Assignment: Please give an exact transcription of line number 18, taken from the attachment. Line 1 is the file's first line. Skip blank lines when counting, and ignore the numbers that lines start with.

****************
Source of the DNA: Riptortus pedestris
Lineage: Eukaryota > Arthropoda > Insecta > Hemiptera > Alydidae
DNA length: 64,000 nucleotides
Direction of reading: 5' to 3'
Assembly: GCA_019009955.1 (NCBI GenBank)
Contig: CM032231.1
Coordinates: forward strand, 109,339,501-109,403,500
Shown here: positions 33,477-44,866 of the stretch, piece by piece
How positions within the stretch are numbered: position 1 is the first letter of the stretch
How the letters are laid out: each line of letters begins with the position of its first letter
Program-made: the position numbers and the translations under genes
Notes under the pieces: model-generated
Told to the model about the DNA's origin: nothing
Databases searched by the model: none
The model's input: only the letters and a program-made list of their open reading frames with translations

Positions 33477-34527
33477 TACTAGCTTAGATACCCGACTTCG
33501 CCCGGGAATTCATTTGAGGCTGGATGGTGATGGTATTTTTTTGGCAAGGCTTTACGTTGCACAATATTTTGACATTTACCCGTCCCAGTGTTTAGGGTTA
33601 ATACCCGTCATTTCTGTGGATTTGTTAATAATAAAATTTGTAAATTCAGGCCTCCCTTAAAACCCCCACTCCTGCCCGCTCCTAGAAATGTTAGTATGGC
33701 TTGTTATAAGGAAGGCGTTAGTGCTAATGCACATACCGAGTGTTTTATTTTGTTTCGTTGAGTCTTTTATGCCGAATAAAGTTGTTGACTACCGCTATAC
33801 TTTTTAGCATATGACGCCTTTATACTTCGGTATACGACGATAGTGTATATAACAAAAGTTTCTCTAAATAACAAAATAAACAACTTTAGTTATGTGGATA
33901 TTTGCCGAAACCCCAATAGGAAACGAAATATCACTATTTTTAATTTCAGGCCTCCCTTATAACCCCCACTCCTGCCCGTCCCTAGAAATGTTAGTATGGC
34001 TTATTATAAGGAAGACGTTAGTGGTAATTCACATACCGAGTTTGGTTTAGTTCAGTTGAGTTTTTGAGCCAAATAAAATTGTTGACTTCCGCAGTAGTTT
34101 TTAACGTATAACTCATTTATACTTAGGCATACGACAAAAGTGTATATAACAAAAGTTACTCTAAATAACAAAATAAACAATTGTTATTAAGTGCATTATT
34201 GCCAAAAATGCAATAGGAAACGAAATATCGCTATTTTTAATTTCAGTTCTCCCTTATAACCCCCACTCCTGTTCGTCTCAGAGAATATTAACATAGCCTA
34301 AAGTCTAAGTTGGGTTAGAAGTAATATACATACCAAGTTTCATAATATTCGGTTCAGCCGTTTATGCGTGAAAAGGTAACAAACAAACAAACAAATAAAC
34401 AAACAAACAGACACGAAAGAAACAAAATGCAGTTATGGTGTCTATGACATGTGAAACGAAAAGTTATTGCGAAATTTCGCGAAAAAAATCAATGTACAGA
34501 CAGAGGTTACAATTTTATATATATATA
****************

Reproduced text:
33501 CCCGGGAATTCATTTGAGGCTGGATGGTGATGGTATTTTTTTGGCAAGGCTTTACGTTGCACAATATTTTGACATTTACCCGTCCCAGTGTTTAGGGTTA